This week marks the final ever episodes of The Late Show With David Letterman.
It’s been years in the making now, but that doesn’t make it any less painful, as is best articulated by these recent appearances on the program by Adam Sandler (arguably the best thing he’s done in years) and Norm MacDonald, with both comedians acknowledging the huge impact Letterman had on their lives and both tearing up during their final appearances.
That Norm video, in particular, just kills me.
I personally first discovered / fell in love with Dave in the late ’90s as a teenager, when I found that if I waited till midnight this weird and amazing show would pop up on Channel 9 and I’d be hooked for every second of it.
Well, not so much all the celebrtiy interviews, but the segments within the show always had me in stitches. The Top Ten List, the CBS Mailbag, throwing stuff off the roof of the Ed Sullivan Theatre, any segment involving the Hello Deli and Rupert Jee, when they used to send as many Santas into a coffee shop as they could – the list goes on and on and on.
The show was also crammed with spectacular musical performances, that in a pre-Youtube age, was one of the few places I could see my musical heroes perform live. I still remember At The Drive-In destroying the stage, Liam Finn pulling off one of the greatest multi-instrumental showcases I’ve seen, and this really stunning performance by Elvis Perkins, where the band literally grew larger and larger on stage:
I’m sad to say that I never got to be there for a live taping for the show. The only chance I had was when I was in New York when I was 21 and a CBS intern was on the street handing out tickets for the next night’s taping. I was flying out that night. I’m still devastated I didn’t stay just one more day.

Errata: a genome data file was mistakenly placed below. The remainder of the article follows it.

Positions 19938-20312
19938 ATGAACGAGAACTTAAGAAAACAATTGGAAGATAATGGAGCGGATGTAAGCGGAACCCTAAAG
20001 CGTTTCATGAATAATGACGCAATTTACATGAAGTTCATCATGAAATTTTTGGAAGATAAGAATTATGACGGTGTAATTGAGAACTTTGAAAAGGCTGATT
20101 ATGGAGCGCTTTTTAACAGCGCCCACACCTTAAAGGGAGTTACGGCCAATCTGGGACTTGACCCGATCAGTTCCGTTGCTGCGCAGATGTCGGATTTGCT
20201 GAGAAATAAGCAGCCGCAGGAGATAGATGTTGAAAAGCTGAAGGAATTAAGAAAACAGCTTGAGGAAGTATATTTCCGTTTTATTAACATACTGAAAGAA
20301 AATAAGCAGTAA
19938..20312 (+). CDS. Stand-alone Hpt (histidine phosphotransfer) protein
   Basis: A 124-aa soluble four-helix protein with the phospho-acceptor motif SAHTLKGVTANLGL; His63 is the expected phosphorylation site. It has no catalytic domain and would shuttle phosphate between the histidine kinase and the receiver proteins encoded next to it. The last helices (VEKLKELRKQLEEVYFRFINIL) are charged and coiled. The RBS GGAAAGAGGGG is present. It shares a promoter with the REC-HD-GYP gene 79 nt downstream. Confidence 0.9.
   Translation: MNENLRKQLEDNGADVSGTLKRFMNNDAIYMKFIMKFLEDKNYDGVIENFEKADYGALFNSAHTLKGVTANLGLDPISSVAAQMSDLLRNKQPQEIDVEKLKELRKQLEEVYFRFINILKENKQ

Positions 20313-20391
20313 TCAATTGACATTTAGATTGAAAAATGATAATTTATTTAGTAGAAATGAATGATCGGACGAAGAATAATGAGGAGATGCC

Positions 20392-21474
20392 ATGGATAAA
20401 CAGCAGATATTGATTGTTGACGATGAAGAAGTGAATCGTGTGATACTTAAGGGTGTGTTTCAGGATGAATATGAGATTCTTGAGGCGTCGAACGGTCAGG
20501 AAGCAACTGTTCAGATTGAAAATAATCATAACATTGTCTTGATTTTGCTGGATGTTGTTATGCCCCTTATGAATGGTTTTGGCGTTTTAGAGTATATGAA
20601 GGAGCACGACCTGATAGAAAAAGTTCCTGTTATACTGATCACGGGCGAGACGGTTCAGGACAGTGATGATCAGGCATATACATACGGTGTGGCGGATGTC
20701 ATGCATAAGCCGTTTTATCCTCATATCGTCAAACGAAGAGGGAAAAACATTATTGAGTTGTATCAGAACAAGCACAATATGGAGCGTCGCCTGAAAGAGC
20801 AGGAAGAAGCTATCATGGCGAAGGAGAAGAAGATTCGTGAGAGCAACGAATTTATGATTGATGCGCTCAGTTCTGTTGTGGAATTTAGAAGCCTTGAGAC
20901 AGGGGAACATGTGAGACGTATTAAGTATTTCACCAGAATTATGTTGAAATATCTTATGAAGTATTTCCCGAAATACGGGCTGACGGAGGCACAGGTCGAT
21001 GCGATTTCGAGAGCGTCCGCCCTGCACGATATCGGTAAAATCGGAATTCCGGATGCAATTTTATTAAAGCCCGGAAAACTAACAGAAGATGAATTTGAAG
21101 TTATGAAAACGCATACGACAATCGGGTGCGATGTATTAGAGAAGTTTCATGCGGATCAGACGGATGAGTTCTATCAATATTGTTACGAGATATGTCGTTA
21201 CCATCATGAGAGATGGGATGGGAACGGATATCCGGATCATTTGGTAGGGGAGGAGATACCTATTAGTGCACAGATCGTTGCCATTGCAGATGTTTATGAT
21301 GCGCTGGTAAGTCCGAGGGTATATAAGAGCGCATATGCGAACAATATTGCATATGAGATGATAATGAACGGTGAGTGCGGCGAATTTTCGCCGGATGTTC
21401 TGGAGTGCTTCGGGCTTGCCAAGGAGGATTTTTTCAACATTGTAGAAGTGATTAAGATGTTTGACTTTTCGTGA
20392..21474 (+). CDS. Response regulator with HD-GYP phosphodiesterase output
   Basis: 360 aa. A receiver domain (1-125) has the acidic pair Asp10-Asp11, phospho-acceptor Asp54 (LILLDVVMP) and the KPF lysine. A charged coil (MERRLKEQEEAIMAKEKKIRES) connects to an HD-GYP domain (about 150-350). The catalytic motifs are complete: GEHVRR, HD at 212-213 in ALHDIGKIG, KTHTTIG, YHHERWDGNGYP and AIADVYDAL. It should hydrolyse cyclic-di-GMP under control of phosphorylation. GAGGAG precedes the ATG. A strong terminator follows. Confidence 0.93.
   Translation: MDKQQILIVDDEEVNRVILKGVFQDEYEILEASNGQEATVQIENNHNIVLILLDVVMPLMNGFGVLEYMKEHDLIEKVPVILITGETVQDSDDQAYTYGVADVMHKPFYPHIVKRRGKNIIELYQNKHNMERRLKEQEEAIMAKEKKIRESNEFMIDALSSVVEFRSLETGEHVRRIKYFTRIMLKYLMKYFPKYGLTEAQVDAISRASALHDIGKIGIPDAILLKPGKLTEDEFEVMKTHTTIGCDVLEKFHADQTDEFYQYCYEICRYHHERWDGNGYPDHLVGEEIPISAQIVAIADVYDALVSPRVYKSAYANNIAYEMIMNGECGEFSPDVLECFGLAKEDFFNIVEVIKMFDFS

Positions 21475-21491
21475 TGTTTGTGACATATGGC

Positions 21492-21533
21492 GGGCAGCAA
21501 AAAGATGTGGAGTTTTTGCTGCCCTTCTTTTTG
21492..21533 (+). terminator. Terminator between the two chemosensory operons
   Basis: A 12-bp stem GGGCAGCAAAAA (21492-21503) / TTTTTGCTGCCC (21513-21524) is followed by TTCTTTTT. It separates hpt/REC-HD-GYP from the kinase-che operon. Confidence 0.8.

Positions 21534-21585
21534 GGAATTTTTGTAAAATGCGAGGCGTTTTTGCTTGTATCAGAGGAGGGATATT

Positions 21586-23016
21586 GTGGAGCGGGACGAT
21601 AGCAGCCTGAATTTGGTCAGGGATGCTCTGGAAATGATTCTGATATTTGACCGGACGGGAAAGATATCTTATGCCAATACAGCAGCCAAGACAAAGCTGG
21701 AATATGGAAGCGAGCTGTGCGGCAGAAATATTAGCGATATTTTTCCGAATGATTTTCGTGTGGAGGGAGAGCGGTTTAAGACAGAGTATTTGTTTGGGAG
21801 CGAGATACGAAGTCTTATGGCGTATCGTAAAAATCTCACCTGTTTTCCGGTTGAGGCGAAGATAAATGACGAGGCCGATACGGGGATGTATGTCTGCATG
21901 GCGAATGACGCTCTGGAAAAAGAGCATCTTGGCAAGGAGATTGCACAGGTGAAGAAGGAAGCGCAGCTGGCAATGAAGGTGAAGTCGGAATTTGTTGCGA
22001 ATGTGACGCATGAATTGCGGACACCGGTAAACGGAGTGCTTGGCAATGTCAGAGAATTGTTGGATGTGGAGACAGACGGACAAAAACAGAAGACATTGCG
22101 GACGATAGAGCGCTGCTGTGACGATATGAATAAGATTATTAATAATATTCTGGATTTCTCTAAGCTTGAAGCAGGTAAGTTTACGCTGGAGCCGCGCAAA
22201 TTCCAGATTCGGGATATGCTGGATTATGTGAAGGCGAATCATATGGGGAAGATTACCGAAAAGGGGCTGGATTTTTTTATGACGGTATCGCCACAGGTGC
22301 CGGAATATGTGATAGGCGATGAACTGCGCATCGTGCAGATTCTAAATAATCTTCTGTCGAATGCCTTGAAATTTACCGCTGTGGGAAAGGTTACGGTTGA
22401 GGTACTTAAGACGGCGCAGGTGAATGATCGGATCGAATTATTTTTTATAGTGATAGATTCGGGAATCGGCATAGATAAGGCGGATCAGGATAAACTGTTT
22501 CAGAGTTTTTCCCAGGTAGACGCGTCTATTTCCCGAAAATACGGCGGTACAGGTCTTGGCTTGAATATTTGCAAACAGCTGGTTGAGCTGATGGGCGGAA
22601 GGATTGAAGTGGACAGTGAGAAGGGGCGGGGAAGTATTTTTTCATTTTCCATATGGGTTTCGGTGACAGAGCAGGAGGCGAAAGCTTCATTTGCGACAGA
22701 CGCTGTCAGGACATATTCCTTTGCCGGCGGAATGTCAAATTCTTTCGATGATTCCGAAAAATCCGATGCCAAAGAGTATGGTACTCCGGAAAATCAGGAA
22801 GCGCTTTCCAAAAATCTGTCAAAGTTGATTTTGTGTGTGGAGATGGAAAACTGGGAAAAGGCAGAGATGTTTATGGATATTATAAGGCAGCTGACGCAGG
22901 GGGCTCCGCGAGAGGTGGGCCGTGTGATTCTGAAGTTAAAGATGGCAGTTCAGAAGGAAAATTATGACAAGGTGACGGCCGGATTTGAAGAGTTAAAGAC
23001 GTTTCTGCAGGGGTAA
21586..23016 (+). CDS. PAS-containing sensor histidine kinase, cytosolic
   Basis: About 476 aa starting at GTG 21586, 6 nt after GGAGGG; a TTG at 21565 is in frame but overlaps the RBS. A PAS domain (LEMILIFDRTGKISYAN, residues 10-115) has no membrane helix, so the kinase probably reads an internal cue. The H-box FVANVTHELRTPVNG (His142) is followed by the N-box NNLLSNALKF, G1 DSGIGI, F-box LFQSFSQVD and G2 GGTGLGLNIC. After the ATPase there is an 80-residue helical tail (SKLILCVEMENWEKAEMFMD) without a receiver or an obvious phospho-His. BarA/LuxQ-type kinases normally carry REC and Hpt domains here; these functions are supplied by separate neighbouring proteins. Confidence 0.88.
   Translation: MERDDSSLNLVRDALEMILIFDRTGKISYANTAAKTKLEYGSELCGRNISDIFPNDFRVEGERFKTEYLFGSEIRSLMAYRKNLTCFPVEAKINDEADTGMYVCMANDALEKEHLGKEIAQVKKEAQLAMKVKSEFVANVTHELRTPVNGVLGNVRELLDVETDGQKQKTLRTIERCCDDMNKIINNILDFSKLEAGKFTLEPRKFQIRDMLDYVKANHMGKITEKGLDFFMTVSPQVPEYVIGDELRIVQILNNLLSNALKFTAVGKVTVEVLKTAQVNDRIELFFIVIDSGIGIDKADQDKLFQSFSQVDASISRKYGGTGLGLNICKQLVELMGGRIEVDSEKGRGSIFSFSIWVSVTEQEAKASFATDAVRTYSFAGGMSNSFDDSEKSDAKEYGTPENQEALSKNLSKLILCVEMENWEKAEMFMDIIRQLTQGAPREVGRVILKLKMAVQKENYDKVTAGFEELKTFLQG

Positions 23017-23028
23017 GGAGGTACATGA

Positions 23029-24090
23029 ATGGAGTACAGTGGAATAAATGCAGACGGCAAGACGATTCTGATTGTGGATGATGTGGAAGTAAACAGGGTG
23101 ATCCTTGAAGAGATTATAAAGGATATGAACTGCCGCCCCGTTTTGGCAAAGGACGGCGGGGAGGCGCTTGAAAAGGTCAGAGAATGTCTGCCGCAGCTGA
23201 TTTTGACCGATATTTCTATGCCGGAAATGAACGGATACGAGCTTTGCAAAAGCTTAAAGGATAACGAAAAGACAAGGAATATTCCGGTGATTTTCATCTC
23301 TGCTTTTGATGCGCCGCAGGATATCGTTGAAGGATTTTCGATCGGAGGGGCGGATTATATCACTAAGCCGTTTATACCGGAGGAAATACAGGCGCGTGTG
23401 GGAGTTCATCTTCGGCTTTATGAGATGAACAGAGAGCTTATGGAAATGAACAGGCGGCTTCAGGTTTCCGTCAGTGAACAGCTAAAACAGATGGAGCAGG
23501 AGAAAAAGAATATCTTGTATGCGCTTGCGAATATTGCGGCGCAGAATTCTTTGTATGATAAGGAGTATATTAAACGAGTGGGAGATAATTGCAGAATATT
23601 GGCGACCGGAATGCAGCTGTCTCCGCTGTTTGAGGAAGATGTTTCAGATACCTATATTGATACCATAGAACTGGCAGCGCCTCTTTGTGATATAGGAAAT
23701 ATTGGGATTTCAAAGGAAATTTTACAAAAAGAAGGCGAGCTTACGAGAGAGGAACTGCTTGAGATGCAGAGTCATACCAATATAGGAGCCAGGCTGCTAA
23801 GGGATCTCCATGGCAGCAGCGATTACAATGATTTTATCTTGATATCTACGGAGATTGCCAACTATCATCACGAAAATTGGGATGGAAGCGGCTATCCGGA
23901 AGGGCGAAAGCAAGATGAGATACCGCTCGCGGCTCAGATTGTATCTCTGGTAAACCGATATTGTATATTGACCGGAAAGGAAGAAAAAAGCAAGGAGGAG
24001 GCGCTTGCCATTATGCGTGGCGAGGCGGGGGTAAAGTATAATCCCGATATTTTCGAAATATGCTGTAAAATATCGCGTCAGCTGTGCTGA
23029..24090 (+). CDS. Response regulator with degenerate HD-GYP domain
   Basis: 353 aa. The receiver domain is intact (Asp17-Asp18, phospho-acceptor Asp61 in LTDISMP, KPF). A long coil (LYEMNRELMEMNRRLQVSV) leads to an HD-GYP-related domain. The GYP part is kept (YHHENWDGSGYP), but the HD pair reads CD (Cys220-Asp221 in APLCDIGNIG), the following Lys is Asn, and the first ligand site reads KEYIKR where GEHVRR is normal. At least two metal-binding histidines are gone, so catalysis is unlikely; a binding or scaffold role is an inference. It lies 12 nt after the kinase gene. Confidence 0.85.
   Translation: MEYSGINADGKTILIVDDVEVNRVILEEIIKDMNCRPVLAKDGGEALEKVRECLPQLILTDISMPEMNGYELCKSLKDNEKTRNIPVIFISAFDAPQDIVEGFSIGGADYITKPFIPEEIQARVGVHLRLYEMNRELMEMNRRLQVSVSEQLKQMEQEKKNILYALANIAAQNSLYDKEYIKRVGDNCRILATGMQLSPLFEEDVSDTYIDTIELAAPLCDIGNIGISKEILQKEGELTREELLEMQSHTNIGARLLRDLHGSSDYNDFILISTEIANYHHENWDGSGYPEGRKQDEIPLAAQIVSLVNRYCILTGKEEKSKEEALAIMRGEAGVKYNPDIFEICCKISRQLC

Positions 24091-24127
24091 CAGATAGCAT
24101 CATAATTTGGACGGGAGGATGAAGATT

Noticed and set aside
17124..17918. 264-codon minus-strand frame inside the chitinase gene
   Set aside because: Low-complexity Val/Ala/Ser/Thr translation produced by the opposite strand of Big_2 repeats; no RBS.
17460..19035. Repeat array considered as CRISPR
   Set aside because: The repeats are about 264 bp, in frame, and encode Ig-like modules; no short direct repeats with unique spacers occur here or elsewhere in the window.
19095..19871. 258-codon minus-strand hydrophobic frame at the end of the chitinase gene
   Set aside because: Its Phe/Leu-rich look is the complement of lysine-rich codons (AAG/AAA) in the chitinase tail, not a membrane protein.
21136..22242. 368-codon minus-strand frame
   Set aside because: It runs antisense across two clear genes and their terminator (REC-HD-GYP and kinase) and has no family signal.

But there was a particularly important moment for me for which Letterman will forever hold a place in my heart.
In the aftermath of September 11, 2001, when the world became a really terrifying place, particularly for teenagers who were gradually realising that the world they were set to become adults in would never be the same, it was Letterman that was one of the first shows to return to television and deliver the kind of heartfelt, warm and sincere programming we needed. The Late Show was a New York institution after all, and along with Saturday Night Live, there were no two programs more associated with the city.
So when Dave came out and acknowledged the horrific events that had stopped the world in the previous week, and then courageously began to crack jokes, it was like a weight had been lifted off my and a lot of people’s shoulders.
Dave made us laugh when we needed it the most.
In the last few years, late night TV has ramped up in a big way, with the likes of Jimmy Kimmel and Jimmy Fallon largely taking the spotlight away from Dave. They became kings of the social media age and adapted their programming to the modern, fast-paced world of today’s entertainment values. I feel guilty that during that period I largely abandoned Dave and the Late Show, but even without me staying up late to watch every night like I had as a kid, if I was ever switching through channels and came across his smiling, gap-toothed grin, I would sit there and watch the rest of the episode, because I knew I was always in store for a laugh.
I’ll leave it here with Dave and his partner for many, many years, the criminally underrated comedic voice, Paul Schaffer, as one of Dave’s final interviews as he talks about his favourite musical performances. Paul, I’ll miss you tremendously too.
I never ever thought I’d say this in a million years, but Adam Sandler said it best, Dave – “You’re the King of comedy. Our best friend on TV.”